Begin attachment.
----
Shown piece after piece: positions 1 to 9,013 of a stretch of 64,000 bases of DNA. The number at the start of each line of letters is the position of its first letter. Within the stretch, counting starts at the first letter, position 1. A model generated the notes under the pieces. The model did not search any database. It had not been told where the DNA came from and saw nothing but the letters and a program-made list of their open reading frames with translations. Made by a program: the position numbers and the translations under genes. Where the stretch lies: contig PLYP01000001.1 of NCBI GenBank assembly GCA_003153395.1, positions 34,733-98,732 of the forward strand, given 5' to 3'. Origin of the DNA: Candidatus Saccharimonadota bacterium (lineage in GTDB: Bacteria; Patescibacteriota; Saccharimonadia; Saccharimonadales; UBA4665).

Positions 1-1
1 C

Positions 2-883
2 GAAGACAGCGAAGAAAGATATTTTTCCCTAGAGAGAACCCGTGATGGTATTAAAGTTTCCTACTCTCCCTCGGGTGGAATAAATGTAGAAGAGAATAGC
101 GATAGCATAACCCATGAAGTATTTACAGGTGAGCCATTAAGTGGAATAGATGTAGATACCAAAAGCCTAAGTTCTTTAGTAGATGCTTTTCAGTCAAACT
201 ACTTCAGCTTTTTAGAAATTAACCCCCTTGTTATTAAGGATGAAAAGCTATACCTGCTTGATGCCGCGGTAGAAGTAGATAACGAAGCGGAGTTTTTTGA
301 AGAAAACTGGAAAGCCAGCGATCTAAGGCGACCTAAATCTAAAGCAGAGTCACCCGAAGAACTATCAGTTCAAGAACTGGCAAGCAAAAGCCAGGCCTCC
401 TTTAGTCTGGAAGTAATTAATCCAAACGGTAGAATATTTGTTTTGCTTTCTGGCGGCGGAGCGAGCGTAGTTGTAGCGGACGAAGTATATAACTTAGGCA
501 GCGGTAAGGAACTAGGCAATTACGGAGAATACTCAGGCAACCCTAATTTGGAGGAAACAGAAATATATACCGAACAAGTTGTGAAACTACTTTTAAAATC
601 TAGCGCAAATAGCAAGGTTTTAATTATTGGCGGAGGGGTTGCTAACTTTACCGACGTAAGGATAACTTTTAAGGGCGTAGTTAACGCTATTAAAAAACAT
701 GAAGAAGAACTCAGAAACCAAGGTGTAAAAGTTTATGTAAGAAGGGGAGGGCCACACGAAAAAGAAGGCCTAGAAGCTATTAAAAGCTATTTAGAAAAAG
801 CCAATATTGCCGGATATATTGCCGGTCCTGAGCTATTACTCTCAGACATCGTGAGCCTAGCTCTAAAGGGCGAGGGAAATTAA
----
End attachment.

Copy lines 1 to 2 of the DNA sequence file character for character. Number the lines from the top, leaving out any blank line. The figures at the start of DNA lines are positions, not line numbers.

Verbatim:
Shown piece after piece: positions 1 to 9,013 of a stretch of 64,000 bases of DNA. The number at the start of each line of letters is the position of its first letter. Within the stretch, counting starts at the first letter, position 1. A model generated the notes under the pieces. The model did not search any database. It had not been told where the DNA came from and saw nothing but the letters and a program-made list of their open reading frames with translations. Made by a program: the position numbers and the translations under genes. Where the stretch lies: contig PLYP01000001.1 of NCBI GenBank assembly GCA_003153395.1, positions 34,733-98,732 of the forward strand, given 5' to 3'. Origin of the DNA: Candidatus Saccharimonadota bacterium (lineage in GTDB: Bacteria; Patescibacteriota; Saccharimonadia; Saccharimonadales; UBA4665).

Positions 1-1